The glycemic index, or GI, ranks food and drinks on a scale of one to 100 depending on how quickly and steeply your blood sugar rises after you consume them.

The benchmark is glucose at 100.  Technically, a GI between 1 and 55 is considered low while 56 to 69 is medium and anything 70 or above is high. The goal is to consume mostly foods low on the GI.

To keep things simple, because this can get a bit complex with all of the nuances, I’ve listed below common foods under which category they belong (low, moderate, and high).

You’ll want to ground your diet in low-GI items with medium GI foods in moderation! Ideally, you will work to limit high-GI foods as much as possible.

So, here we go! Healthy skin starts from within and this is a great guide, guys!

LOW GI FOODS   

100% whole grain bread

whole wheat tortilla

wild rice

quinoa

lentils

beans (kidney, garbanzo, pinto, and black)

fiber-rich fruits and vegetables (green beans, apples, grapefruit, asparagus, broccoli, berries)

nuts and peanuts

cereals made with 100 percent bran

unsweetened almond milk

full-fat plain Greek-style yogurt

tomato juice

 

MEDIUM GI FOODS

whole wheat pastas and some breads

traditional oatmeal

barley and bulgur

brown rice

sweet potato

sweet corn

graham crackers

OJ and other fruit juices without extra sugar

 

HIGH GI FOODS

white bread

white rice

white pasta

macaroni and cheese

pizza

couscous

bagel (white, plain)

baguette (white, plain)

low-fiber cereals (high in added sugar)

high-sugar beverages (sweetened tea and fruit juices, soda pop)

sweetened yogurt

rice milk

rice crackers

rice cakes

water crackers

pretzels

French fries and baked potatoes

raisins

**NOTE:

The GI is not perfect because some foods that appear high on the GI actually do not contain enough carbohydrates per serving to raise blood sugar significantly. Watermelon, for example, is one such food. (Foods that contain no carbohydrates, such as meats and oils, have a GI of zero. Similarly, coffee, tea, and wine have a GI of zero.) Also keep in mind that we rarely eat foods in isolation. They are combined with other foods during a meal, which also changes the chemistry of the food and how the body metabolizes it. Note, too, that your body’s response to foods is unique. The GI should be referenced for general guidance—not as a hard and fast rule.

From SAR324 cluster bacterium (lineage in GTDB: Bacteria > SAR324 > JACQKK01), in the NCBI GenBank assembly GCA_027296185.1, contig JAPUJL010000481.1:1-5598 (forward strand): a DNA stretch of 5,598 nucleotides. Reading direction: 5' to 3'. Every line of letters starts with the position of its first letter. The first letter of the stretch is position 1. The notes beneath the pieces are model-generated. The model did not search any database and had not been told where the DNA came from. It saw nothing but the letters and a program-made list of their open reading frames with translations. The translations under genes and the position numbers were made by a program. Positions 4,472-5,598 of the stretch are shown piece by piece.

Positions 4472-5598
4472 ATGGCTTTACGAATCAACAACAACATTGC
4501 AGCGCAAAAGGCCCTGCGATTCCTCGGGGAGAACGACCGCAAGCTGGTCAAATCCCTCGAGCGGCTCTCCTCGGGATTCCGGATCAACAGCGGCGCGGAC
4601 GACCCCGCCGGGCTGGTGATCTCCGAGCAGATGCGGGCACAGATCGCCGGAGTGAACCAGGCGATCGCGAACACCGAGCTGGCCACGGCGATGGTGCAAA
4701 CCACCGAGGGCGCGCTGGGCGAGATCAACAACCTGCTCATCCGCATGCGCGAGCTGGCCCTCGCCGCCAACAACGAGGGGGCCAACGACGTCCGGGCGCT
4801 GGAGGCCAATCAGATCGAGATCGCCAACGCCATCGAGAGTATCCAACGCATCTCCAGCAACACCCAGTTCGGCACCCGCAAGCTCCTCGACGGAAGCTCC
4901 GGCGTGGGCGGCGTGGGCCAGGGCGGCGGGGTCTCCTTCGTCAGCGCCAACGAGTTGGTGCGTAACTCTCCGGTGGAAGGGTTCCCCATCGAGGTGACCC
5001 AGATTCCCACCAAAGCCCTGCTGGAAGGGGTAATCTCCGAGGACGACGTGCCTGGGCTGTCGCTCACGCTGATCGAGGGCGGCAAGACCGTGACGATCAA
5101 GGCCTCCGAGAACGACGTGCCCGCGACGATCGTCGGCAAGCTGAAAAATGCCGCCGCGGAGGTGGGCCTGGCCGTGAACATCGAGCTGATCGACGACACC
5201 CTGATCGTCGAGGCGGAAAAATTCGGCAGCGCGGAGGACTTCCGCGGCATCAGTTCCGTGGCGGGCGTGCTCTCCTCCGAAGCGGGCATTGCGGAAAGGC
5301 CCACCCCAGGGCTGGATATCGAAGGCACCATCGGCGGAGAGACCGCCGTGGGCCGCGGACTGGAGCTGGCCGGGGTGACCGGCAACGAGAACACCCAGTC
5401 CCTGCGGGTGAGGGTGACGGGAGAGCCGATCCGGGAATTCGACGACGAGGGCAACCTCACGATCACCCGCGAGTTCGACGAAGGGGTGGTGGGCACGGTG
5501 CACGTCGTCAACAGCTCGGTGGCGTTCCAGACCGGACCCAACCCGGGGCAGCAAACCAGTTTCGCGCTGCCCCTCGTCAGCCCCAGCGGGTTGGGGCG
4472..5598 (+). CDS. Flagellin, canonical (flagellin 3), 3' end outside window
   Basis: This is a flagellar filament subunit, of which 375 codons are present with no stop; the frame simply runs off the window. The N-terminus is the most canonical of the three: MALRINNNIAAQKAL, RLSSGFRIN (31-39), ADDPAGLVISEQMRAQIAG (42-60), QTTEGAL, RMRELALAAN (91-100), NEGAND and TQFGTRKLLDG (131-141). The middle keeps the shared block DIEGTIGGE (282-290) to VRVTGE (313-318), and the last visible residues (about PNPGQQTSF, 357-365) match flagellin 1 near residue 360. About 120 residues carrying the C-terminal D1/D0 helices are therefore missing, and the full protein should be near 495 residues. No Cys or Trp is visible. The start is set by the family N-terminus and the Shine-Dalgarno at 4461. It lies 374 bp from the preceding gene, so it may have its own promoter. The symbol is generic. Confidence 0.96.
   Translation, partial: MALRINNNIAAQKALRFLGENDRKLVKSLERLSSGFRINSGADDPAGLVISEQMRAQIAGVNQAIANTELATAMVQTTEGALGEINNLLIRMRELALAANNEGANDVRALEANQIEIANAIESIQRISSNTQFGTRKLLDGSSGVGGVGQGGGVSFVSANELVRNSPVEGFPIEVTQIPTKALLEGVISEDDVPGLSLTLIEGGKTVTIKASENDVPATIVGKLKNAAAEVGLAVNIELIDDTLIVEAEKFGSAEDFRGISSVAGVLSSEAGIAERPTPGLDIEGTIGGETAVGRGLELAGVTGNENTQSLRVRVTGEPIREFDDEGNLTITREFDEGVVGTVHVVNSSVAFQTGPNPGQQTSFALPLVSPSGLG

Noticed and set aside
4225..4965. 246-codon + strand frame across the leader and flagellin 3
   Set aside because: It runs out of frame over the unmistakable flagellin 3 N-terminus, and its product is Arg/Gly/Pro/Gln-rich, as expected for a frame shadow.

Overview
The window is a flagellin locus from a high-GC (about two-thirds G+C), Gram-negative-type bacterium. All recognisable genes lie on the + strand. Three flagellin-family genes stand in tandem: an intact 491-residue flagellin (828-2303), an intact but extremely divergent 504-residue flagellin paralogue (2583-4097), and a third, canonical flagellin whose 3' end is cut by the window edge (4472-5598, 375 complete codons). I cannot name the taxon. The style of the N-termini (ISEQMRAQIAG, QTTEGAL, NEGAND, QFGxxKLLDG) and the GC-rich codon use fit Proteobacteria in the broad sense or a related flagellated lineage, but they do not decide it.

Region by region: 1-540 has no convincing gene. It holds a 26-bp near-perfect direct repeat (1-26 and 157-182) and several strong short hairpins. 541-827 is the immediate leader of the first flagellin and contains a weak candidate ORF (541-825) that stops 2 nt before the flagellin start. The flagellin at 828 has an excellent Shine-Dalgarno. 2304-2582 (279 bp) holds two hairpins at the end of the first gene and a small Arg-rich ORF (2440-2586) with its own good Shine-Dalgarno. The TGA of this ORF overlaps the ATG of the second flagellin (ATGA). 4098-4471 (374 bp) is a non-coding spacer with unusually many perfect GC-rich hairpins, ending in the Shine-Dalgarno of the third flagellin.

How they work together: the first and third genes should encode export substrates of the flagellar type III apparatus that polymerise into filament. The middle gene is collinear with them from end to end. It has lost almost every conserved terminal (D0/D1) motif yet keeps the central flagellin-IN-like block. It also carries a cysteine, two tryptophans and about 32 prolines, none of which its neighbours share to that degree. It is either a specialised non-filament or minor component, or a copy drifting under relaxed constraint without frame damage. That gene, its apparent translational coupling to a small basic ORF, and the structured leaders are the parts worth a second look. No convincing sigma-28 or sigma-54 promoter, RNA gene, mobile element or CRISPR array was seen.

Dr. Whitney

 

Many of my patients ski and snowboard through early March, and they’re always asking me how to take care of their skin when they hit the slopes.

Here are my top 3 tips for your next ski outing:

TIP #1: Make sure your goggles have UV protection. Polarized lenses cut down on glare, but have nothing to do with filtering harmful UV rays before they reach the delicate tissue around your eyes. Make sure your goggles are both polarized and that they filter UV rays. If they are not, then make sure to apply sunscreen underneath the goggles on both the upper and lower lids.

TIP #2: Apply sunscreen to your lower face. When you’re on the slopes the sun is not just hitting you from above, but also reflecting off the snow. All that scatter can actually magnify the effects of the sun’s rays on the little bit of skin that remains exposed, which is usually your lower face and lips.  If you pull up your neck gator and cover your lower face, great. But sometimes those gators fall down, so to be safe, make sure to apply both an SPF of 50 + to your lower face AND a lip balm with an SPF.

TIP #3: Stay hydrated. The high altitudes plus the dry air and whipping winds can really challenge your skin’s ability to trap moisture. Make sure to hydrate more than usual. Although water should be your primary source of hydration, I like to make sure I’m also getting electrolytes and antioxidant properties at least once during each ski day. My go to is HALO Sport because it’s formulated with antioxidant vitamins A, C and E as well as Amla Berry which is a superfood known for its potent antioxidant properties. I also am not an advocate of artificial sweetener (or drinks loaded with regular sugar) for our skin health and overall health, so I love that I now have a sport drink option that includes only 2g of naturally sourced sugar, and the entire bottle is only 10 calories.

So, enjoy your winter sports and take great care of your skin so that when spring and summer roll around, you are loving the way your skin looks too!

Dr. Whitney

 

@DrWhitneyBowe

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This site offers health, wellness, fitness and nutritional information for educational purposes only. The information on this website is NOT intended to replace a one-on-one relationship with a qualified health care professional and is not intended as medical advice.

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